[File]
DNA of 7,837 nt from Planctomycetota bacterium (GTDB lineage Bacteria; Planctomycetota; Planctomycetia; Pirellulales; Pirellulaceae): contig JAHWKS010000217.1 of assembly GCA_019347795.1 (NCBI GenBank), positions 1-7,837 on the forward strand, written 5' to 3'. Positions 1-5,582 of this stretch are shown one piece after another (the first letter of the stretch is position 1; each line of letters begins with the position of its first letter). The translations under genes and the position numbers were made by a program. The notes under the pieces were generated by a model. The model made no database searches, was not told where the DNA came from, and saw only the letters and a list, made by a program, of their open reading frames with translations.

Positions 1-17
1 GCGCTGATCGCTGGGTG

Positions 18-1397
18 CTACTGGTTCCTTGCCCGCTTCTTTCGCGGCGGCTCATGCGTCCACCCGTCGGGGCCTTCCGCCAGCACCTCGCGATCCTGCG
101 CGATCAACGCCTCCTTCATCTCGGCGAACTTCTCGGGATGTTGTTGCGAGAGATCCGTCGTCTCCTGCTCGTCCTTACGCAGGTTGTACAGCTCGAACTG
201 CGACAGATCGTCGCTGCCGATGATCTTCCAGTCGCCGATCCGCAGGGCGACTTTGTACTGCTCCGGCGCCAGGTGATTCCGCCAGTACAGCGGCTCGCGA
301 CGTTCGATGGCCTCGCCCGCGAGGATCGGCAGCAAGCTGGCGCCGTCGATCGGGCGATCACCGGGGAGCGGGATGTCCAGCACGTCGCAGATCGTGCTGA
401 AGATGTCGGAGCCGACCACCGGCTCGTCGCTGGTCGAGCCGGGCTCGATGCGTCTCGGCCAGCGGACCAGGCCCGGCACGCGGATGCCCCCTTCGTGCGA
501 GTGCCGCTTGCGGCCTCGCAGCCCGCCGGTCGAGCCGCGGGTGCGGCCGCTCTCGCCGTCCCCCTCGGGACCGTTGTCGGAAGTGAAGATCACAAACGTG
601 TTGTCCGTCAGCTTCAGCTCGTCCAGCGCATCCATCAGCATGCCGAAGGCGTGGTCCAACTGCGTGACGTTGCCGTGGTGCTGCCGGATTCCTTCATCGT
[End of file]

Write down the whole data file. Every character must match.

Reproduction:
DNA of 7,837 nt from Planctomycetota bacterium (GTDB lineage Bacteria; Planctomycetota; Planctomycetia; Pirellulales; Pirellulaceae): contig JAHWKS010000217.1 of assembly GCA_019347795.1 (NCBI GenBank), positions 1-7,837 on the forward strand, written 5' to 3'. Positions 1-5,582 of this stretch are shown one piece after another (the first letter of the stretch is position 1; each line of letters begins with the position of its first letter). The translations under genes and the position numbers were made by a program. The notes under the pieces were generated by a model. The model made no database searches, was not told where the DNA came from, and saw only the letters and a list, made by a program, of their open reading frames with translations.

Positions 1-17
1 GCGCTGATCGCTGGGTG

Positions 18-1397
18 CTACTGGTTCCTTGCCCGCTTCTTTCGCGGCGGCTCATGCGTCCACCCGTCGGGGCCTTCCGCCAGCACCTCGCGATCCTGCG
101 CGATCAACGCCTCCTTCATCTCGGCGAACTTCTCGGGATGTTGTTGCGAGAGATCCGTCGTCTCCTGCTCGTCCTTACGCAGGTTGTACAGCTCGAACTG
201 CGACAGATCGTCGCTGCCGATGATCTTCCAGTCGCCGATCCGCAGGGCGACTTTGTACTGCTCCGGCGCCAGGTGATTCCGCCAGTACAGCGGCTCGCGA
301 CGTTCGATGGCCTCGCCCGCGAGGATCGGCAGCAAGCTGGCGCCGTCGATCGGGCGATCACCGGGGAGCGGGATGTCCAGCACGTCGCAGATCGTGCTGA
401 AGATGTCGGAGCCGACCACCGGCTCGTCGCTGGTCGAGCCGGGCTCGATGCGTCTCGGCCAGCGGACCAGGCCCGGCACGCGGATGCCCCCTTCGTGCGA
501 GTGCCGCTTGCGGCCTCGCAGCCCGCCGGTCGAGCCGCGGGTGCGGCCGCTCTCGCCGTCCCCCTCGGGACCGTTGTCGGAAGTGAAGATCACAAACGTG
601 TTGTCCGTCAGCTTCAGCTCGTCCAGCGCATCCATCAGCATGCCGAAGGCGTGGTCCAACTGCGTGACGTTGCCGTGGTGCTGCCGGATTCCTTCATCGT